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March 22, 2019 | Agencies

US remains concerned about tensions between India, Pak: official

 The United States remains concerned about Pak-India tensions as the nuclear-armed countries’ militaries remain on alert nearly three weeks after their most dangerous confrontation in decades, said a senior US administration official.
The crisis erupted with a February 14 suicide bombing on CRPF bus in Pulwama in Jammu and Kashmir that killed 40 paramilitary personnel.
On February 26, India conducted airstrikes at Balakote in Pakistan. The next day Pakistani aircraft retaliated and shot down an Indian fighter jet and captured its pilot, who was later released.
The Trump administration, backed by other powers, pressed the sides to avert further violence amid fears of an all-out war that could go nuclear.
While the sides have taken steps to de-escalate tensions, including Pakistan’s return of the Indian pilot, the US official said that Washington remains concerned.
“We do still see the militaries on alert and so we realize if there, God forbid, would be another terrorist attack, then you could quickly see [an] escalation in the situation once again,” the official said.
“We are making clear that any additional military action by either side runs an unacceptably high risk for both countries and for the region.”
Pakistan says it arrested dozens of extremists and seized their assets. But the official indicated that Washington does not believe the crackdown has been sufficient.
“I think we will need to see irreversible sustained action. It’s early to make a full assessment,” the official added.

 

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March 22, 2019 | Agencies

US remains concerned about tensions between India, Pak: official

              

 The United States remains concerned about Pak-India tensions as the nuclear-armed countries’ militaries remain on alert nearly three weeks after their most dangerous confrontation in decades, said a senior US administration official.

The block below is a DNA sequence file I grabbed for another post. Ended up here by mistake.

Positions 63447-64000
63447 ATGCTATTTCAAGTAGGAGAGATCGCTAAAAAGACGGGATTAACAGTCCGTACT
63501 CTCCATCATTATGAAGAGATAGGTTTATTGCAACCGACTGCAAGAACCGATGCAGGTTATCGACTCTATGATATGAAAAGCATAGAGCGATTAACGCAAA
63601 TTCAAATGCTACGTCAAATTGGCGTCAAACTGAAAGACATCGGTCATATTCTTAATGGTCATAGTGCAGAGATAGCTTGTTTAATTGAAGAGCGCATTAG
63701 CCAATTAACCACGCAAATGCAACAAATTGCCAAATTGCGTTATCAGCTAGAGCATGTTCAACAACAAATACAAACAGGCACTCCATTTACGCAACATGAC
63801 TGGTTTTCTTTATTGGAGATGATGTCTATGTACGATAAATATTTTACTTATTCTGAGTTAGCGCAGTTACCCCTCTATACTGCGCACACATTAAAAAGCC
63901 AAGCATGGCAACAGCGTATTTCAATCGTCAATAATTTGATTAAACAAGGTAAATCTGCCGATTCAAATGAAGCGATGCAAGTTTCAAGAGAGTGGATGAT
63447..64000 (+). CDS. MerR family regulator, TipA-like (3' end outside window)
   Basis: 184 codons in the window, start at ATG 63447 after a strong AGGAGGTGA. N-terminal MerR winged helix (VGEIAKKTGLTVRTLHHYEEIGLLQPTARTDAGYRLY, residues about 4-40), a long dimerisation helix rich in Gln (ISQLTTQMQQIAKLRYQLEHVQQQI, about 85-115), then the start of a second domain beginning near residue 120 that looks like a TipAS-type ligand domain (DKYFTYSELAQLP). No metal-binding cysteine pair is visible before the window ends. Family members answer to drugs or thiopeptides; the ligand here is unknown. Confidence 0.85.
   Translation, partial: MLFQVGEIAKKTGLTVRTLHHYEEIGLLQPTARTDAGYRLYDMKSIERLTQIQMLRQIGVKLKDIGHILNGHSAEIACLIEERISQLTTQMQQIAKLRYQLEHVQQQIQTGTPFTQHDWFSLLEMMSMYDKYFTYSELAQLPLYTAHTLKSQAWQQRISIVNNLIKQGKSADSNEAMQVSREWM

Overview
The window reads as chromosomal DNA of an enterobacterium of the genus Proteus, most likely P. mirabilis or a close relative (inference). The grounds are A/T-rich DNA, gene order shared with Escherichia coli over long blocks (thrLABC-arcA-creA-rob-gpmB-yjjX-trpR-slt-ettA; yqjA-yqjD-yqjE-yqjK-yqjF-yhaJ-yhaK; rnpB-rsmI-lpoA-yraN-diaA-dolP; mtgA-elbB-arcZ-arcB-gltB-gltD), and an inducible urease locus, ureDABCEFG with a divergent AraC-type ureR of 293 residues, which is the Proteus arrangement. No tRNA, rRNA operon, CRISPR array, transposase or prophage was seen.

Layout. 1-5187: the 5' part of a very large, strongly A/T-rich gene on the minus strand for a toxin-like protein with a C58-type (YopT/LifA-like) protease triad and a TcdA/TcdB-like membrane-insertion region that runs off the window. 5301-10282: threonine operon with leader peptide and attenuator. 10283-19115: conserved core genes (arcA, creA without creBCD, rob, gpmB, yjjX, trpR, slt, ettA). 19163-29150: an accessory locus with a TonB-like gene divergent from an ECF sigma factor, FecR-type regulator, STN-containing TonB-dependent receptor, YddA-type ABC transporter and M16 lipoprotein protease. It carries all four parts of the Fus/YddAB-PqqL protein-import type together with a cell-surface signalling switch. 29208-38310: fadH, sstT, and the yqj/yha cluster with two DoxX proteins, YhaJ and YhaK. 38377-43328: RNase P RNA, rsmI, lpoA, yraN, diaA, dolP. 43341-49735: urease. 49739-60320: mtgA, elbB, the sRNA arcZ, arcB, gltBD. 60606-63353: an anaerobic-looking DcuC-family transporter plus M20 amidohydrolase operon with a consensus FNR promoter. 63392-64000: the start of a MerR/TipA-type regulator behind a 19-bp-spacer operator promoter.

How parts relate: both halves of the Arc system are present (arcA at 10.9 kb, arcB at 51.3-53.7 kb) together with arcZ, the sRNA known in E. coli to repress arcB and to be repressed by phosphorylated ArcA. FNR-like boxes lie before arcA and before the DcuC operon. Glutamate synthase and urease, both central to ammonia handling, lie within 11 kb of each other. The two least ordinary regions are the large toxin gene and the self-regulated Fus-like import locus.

The crisis erupted with a February 14 suicide bombing on CRPF bus in Pulwama in Jammu and Kashmir that killed 40 paramilitary personnel.
On February 26, India conducted airstrikes at Balakote in Pakistan. The next day Pakistani aircraft retaliated and shot down an Indian fighter jet and captured its pilot, who was later released.
The Trump administration, backed by other powers, pressed the sides to avert further violence amid fears of an all-out war that could go nuclear.
While the sides have taken steps to de-escalate tensions, including Pakistan’s return of the Indian pilot, the US official said that Washington remains concerned.
“We do still see the militaries on alert and so we realize if there, God forbid, would be another terrorist attack, then you could quickly see [an] escalation in the situation once again,” the official said.
“We are making clear that any additional military action by either side runs an unacceptably high risk for both countries and for the region.”
Pakistan says it arrested dozens of extremists and seized their assets. But the official indicated that Washington does not believe the crackdown has been sufficient.
“I think we will need to see irreversible sustained action. It’s early to make a full assessment,” the official added.

 

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